The departure of Loui Eriksson has been suspected by Bruins fans ever since he wasn’t traded at the 2016 trade deadline. He went on to get a big pay day from the Vancouver Canucks, so he can go play with his Swedish buddies the Sedin twins. His goal scoring is a big loss, but it can be replaced. He also dealt with some concussion problems early in his Bruins career. Bruins fans shouldn’t lose too much sleep over losing Loui; he wanted more than Boston was  willing to give him. The biggest piece of the Tyler Seguin blockbuster, besides Seguin himself, is now officially gone.

    Lee Stempniak is a disappointing loss, but not a devastating one. He played well with Brad Marchand and Patrice Bergeron in his short time as a Bruin and wouldn’t have cost a whole lot to re-sign. The main disappointing thing about losing Stempniak is that we now know that we gave up a 2017 second-round pick and a 2016 fourth-round pick for a rental. That’s not a shallow price for a rental player. Stempniak now joins his 10th NHL team in what will be his 12th NHL season.

    Brett Connolly is not a good player, but we gave up 2015 and 2016 second-round picks for him, so it stings a little to see him leave after getting pretty much nothing from him. Jonas Gustavsson was a solid backup, but was easily replaceable, no shame there. Zach Trotman is not good either, simple enough.

    Who is Still Unsigned

    Colin Miller, D, RFA

    Joe Morrow, D, RFA

    Chris Kelly, C/LW, UFA

    The Bruins need to sign Colin Miller. He has solid potential and you got him in a trade involving a guy who just got a pretty big pay day from the Edmonton Oilers, Milan Lucic. Their right side of the blue line isn’t the strongest either. I could see them letting Joe Morrow go, although he won’t cost much to re-sign. This is because of the emergence of prospects on the left side like Rob O’Gara, Matt Grzelcyk and Jeremy Lauzon. It wouldn’t be a bad move to let Joe Morrow go, and it would make sense with a surplus eager young talent, but Morrow is still young as well at just 23 years old. Chris Kelly is aging and easily replaceable, let him walk.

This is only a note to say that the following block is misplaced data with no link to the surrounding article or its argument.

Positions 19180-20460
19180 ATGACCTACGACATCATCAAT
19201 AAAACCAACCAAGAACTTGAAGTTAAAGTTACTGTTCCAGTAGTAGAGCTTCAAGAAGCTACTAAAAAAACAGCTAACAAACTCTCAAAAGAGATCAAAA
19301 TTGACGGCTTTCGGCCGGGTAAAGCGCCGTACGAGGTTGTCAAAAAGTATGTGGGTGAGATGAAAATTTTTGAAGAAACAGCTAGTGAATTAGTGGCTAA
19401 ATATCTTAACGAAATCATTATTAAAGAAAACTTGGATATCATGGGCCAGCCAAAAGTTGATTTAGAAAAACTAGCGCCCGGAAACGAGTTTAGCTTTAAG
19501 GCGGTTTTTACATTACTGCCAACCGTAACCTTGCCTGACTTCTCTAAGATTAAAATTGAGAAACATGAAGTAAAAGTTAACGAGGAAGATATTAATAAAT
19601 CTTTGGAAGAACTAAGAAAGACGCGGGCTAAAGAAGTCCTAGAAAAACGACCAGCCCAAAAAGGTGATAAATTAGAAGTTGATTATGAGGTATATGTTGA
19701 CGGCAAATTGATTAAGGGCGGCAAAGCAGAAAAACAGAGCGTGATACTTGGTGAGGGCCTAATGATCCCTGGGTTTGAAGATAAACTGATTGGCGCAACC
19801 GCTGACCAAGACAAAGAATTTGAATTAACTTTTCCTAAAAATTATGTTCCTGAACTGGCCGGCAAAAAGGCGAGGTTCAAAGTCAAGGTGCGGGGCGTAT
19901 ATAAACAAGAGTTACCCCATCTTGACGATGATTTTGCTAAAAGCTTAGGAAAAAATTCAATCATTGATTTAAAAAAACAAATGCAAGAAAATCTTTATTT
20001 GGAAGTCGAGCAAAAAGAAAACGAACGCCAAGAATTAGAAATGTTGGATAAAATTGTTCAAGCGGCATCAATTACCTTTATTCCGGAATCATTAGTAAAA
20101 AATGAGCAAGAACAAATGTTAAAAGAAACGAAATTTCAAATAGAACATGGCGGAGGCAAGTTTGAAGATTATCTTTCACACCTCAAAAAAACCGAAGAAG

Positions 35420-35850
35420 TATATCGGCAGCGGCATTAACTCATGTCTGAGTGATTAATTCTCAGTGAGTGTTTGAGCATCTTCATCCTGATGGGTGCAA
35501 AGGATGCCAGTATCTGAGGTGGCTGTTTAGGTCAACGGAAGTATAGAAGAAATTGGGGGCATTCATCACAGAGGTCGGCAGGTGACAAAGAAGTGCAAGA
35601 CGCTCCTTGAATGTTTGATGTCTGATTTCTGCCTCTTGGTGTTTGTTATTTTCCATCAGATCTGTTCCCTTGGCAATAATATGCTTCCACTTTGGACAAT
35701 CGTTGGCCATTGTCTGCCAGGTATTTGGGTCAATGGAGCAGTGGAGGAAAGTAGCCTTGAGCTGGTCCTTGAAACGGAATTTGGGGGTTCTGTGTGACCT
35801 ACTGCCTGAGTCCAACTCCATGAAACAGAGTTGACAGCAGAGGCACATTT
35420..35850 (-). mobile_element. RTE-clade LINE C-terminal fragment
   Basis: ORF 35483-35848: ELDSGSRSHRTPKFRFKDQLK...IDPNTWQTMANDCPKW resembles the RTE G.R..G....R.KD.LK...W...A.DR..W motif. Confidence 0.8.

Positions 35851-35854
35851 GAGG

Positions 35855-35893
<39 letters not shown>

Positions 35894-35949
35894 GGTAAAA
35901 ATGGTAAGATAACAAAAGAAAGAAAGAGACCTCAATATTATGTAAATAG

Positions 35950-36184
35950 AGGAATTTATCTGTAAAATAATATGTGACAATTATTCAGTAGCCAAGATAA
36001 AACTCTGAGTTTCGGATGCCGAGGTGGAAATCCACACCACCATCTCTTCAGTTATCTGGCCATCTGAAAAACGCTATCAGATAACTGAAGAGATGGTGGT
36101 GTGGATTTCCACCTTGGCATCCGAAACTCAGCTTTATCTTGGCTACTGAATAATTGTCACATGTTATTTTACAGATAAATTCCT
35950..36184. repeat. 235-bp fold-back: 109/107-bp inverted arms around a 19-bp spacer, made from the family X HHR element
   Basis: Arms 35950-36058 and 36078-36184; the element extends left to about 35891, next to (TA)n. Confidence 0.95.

Free Agent Targets

    Kris Russell, D, UFA, DAL

    Marek Zidlicky, D, UFA, NYI

    Michael Stone, D, UFA, ARZ

    Kris Versteeg, RW, UFA, LAK

    Jiri Hudler, RW, UFA, FLA

    Jason Demers would be on this list if he wasn’t recently snatched up by the Florida Panthers. If you’re the Bruins, you could go with his Dallas teammate in Kris Russell. Although his asking price is reported to be in the neighborhood of 5-6 years/$30 million, if you could get him to tone that down, he could be a decent fit.

    Marek Zidlicky can still perform at 39 years old and wouldn’t cost much at all to sign. The one caveat is the fact that he has had some bad injury problems over the years, but he produces when he is healthy. If all else fails, Zidlicky could be a cheap and solid option for the Bruins on a one-year deal.

    Michael Stone, 26, broke out this year in Arizona. He put up 6 goals and 36 points in 75 games, doubling his point, goal and assist totals from the 2014-2015 season in 6 less games. Stone is right-handed defenseman on the rise who won’t break the bank. The Coyotes are thin on defense, but they haven’t signed him yet. I’d be all for the Bruins signing Stone.